26. Given the film’s exploitation origins, it may not be surprising that both missing reels happen during scenes promising erotic activity—a love scene in Planet Terror, a lap dance in Death Proof—which, of course, never arrive (though the lap dance does resurface in Death Proof’s stand-alone “extended” DVD release).

27. Laura U. Marks, Touch: Sensuous Theory and Multisensory Media (Minneapolis: University of Minnesota Press, 2002), 93-94.

28. Lucas Hilderbrand, “Grainy Days and Mondays: Superstar and Bootleg Aesthetics,” Camera Obscura 57 (2004): 71.

29. Hilderbrand, “Grainy Days and Mondays,” 71.

30. Grant McCracken, Culture and Consumption: New Approaches to the Symbolic Character of Consumer Goods and Activities (Bloomington: Indiana University Press, 1991) 13; see also Erving Goffman, “Symbols of Class Status,” British Journal of Sociology 2 (December 1951): 294-304.

31. Grainge, 3.

32. In fact, in 2010 yet another version of Planet Terror was released on Blu-ray, dropping the Machete trailer and removing nearly all the digital scratches and other damage done to the film. The Blu-ray of Death Proof, which had from its theatrical release shown less aggressive print degeneration, remained in this respect “intact.”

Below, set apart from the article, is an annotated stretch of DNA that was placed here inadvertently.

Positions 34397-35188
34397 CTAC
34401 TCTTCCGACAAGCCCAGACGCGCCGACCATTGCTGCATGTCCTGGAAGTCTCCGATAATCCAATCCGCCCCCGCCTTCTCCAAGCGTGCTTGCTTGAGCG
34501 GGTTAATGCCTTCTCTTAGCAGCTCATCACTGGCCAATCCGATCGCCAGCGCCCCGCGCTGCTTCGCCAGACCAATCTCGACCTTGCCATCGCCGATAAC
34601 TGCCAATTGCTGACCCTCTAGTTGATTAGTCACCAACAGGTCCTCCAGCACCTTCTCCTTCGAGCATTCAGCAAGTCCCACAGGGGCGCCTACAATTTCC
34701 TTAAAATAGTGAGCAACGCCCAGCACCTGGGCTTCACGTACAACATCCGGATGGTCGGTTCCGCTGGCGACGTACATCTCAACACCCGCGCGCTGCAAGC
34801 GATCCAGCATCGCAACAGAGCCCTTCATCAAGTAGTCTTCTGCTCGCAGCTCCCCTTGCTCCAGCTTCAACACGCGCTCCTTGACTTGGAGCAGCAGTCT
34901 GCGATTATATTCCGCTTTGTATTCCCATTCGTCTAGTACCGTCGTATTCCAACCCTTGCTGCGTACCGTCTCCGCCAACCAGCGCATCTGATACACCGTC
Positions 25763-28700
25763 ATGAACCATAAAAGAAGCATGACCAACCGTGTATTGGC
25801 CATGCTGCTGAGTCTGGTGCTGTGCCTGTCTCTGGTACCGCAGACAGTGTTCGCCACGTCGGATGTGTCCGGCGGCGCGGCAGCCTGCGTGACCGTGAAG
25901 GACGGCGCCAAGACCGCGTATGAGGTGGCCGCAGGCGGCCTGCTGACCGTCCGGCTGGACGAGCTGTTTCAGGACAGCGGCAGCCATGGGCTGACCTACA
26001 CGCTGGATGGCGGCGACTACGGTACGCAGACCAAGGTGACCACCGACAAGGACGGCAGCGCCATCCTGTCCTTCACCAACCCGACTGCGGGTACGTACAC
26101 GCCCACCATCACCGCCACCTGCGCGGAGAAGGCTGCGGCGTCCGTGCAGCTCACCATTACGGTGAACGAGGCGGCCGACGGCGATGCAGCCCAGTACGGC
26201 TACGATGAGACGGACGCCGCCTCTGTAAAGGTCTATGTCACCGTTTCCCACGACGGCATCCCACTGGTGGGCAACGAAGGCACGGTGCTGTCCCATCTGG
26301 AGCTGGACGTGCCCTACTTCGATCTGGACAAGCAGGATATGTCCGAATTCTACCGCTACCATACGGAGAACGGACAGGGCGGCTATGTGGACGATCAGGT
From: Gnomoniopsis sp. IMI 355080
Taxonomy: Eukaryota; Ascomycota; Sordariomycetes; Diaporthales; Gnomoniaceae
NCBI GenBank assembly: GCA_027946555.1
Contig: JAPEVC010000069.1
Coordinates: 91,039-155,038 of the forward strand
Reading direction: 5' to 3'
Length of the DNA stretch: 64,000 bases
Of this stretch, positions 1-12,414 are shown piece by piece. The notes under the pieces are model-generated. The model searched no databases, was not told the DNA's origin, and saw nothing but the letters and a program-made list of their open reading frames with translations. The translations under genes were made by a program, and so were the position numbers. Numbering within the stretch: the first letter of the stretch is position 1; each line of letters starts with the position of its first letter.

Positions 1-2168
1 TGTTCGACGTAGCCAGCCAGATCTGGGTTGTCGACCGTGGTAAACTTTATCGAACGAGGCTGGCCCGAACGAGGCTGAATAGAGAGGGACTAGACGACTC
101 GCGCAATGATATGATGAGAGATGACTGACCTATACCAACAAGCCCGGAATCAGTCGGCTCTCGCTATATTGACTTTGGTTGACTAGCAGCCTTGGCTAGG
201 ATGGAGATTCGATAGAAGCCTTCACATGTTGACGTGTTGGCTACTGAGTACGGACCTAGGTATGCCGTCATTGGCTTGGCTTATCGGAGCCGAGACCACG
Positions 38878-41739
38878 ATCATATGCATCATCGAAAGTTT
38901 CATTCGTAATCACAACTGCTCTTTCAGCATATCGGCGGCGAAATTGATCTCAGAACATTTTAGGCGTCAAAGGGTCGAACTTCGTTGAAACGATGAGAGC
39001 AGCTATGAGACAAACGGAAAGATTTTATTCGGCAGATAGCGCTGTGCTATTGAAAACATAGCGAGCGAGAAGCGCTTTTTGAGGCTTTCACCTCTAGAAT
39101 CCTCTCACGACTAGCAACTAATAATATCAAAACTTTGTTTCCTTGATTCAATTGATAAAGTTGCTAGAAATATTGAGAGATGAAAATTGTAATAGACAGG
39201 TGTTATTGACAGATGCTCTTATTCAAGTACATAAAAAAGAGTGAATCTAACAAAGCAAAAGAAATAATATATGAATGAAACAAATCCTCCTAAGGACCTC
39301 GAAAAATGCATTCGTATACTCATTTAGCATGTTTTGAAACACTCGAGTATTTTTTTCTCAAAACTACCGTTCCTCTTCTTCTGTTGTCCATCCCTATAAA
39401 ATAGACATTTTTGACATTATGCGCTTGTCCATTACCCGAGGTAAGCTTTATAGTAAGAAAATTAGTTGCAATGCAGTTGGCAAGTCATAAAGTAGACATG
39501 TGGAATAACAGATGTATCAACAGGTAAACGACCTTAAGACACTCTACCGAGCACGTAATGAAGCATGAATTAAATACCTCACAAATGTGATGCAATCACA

33. Charles R. Acland, Screen Traffic: Movies, Multiplexes, and Global Culture (Durham: Duke University Press, 2003), 62-67.

34. Acland, Screen Traffic, 65.

35. Janet Staiger, Perverse Spectators: The Practices of Film Reception (New York: New York University Press, 2000), 2.

36. Staiger, Perverse Spectators, 55.

37. Acland, 68.

38. At the theaters of the now-defunct Kerasotes chain in the Midwest, I have often laughed at the Panopticon-like warning preceding the show: “We are always nearby.”

39. Acland, 57-58.

40. Acland, 243.

41. Landis and Clifford, Sleazoid Express: A Mind-Twisting Tour Through the Grindhouse Cinema of Times Square, 79.

42. Michael Bérubé, “Theory Tuesday V (part two),” 6 September 2006,
> (5 January 2009).

43. Schaefer, “Bold! Daring! Shocking! True!” A History of Exploitation Films, 1919-1959, 123-124.

44. José B. Capino, “Homologies of Space: Text and Spectatorship in All-Male Adult Theaters,” Cinema Journal 45 (Fall 2005): 50-65; John Champagne, “Stop Reading Films! Film Studies, Close Analysis, and Gay Pornography,” Cinema Journal 36 (Summer 1997): 76-97; Scott MacDonald, “Confessions of a Feminist Porn Watcher,” in Film Quarterly: Forty Years—A Selection, eds. Brian Henderson and Anne Martin (Berkeley: University of California Press, 1999).